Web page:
Length: 23 1/4 inches, 59 cm
Width: 14 1/2 inches, 37 cm


Chinoiserie lacquer panel

Europe, 18th or 19th century

A rectangular lacquered wood panel, depicting a central figure seated in a sedan chair, being wheeled by a figure behind him. A third figure is beside him, carrying a yoke, suspending baskets of fruit. All three figures are looking at a fourth figure, who is crouching on the left of the scene, holding in his right hand a flag-like ornament, and raising his left arm to point at something behind him. The scene is also populated by a pavilion, trees and plants. The lacquer has been partially raised and gilded but shows through the red underground in quite a few places. Two raised crossbars are applied to the back of the panel.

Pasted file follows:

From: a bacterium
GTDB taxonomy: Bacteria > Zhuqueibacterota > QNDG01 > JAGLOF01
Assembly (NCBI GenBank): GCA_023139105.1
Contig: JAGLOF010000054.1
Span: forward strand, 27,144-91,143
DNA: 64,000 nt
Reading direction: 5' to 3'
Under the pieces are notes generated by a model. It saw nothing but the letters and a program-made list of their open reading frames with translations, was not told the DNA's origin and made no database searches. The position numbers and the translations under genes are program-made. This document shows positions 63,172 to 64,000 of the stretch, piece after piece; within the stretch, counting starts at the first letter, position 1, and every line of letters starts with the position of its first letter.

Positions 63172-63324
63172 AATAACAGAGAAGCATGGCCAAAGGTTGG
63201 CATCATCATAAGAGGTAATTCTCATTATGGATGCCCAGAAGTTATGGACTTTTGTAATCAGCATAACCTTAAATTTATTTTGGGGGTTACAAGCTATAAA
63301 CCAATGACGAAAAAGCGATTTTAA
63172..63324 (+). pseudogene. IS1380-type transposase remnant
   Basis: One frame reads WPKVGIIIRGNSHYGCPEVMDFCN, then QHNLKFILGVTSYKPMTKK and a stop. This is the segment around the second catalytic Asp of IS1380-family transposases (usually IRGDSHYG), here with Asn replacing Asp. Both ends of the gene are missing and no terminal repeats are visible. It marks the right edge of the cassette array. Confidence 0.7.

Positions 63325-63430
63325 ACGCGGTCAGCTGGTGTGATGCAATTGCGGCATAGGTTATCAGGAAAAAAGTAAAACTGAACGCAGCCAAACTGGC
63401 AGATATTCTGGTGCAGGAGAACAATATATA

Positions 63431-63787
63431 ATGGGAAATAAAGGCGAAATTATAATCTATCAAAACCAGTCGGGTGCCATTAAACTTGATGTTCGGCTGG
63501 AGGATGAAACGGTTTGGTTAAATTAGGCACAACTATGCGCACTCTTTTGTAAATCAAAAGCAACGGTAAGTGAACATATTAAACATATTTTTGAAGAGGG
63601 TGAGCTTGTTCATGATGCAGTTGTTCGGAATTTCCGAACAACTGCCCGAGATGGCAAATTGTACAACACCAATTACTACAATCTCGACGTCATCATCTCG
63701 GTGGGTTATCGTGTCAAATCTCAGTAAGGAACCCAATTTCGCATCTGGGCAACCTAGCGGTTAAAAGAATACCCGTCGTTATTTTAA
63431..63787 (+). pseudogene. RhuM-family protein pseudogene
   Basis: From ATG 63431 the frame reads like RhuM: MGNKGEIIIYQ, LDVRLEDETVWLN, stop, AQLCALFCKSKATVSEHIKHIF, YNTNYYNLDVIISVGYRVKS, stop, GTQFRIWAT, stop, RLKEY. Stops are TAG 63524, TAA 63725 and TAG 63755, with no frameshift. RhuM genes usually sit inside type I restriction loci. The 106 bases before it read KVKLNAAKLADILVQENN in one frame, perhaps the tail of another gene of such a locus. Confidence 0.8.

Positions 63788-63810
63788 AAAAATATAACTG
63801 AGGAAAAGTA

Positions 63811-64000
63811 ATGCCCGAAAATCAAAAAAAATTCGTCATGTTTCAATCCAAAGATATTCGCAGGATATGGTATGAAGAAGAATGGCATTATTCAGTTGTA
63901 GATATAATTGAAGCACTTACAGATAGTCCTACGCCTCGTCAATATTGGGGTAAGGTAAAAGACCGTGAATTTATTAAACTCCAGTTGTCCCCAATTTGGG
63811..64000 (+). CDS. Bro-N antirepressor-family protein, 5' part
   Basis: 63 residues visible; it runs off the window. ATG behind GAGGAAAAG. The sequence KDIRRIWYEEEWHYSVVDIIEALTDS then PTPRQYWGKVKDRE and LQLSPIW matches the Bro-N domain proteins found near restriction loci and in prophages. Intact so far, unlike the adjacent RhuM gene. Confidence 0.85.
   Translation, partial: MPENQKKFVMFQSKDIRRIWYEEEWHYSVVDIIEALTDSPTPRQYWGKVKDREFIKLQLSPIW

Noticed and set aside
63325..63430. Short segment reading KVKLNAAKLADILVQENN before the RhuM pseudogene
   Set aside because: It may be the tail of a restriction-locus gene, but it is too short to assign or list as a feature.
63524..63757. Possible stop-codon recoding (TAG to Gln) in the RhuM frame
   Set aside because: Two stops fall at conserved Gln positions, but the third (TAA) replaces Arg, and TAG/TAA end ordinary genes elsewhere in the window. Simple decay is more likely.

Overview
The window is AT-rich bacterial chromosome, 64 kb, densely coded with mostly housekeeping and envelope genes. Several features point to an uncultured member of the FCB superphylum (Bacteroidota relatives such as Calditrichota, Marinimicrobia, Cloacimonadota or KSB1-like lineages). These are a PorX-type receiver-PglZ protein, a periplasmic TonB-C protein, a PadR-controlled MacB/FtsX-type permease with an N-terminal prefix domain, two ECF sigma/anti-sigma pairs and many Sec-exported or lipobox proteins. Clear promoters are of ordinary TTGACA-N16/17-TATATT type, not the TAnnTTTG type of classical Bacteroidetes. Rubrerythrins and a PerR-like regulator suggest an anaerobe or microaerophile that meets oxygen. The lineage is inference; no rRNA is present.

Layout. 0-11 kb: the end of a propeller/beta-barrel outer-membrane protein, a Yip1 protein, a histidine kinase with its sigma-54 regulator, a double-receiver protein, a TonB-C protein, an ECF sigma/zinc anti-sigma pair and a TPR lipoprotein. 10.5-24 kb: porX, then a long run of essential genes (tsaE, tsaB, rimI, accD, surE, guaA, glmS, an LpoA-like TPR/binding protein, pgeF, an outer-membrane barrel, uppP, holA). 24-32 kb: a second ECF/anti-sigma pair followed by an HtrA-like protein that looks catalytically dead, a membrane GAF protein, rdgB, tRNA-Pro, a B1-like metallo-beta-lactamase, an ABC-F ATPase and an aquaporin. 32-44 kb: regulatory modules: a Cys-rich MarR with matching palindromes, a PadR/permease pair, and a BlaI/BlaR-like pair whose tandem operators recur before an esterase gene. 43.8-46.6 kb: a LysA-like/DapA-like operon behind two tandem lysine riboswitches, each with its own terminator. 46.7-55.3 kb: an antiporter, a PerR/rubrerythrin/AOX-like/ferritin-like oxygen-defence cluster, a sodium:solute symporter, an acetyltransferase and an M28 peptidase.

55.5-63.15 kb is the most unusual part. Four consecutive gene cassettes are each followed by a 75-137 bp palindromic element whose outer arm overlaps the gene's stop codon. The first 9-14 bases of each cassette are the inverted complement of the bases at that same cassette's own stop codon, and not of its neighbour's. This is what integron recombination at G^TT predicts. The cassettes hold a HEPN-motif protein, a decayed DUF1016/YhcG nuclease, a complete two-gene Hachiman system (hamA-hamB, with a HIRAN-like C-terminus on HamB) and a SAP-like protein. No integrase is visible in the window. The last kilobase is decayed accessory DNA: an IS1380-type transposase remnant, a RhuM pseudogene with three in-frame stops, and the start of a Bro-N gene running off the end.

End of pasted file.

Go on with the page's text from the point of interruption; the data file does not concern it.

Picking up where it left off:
This panel is not Asian but was most probably made in Europe in the Chinese manner. The technique of lacquering has been faithfully copied. The two “Chinese” characters on the flag-like object the figure on the left is holding, cannot be deciphered and are most probably not Chinese.  Emile de Bruijn, Assistant National Curator of Decorative Arts of the National Trust and author of “Borrowed Landscapes, China and Japan in the Historic Houses and Gardens of Britain and Ireland” comments as follows: I feel that the panel was made in Europe. It looks like the intention was to make it look ‘Chinese’ but the details of the pavilion, the plants and the figures’ clothes look like they were painted by a non-Chinese hand, probably by someone who did not see the real thing.  Fancy illustrations of China were popular in Europe from the late 17th century onwards, particularly after the publication of Stalker and Parker’s book on lacquer. It was popular in the 18th century when furniture makers like Thomas Chippendale decorated their furniture with lacquer work. There was a revival of the art of lacquering in the 20th century. This panel could be British, but French or German is a possibility.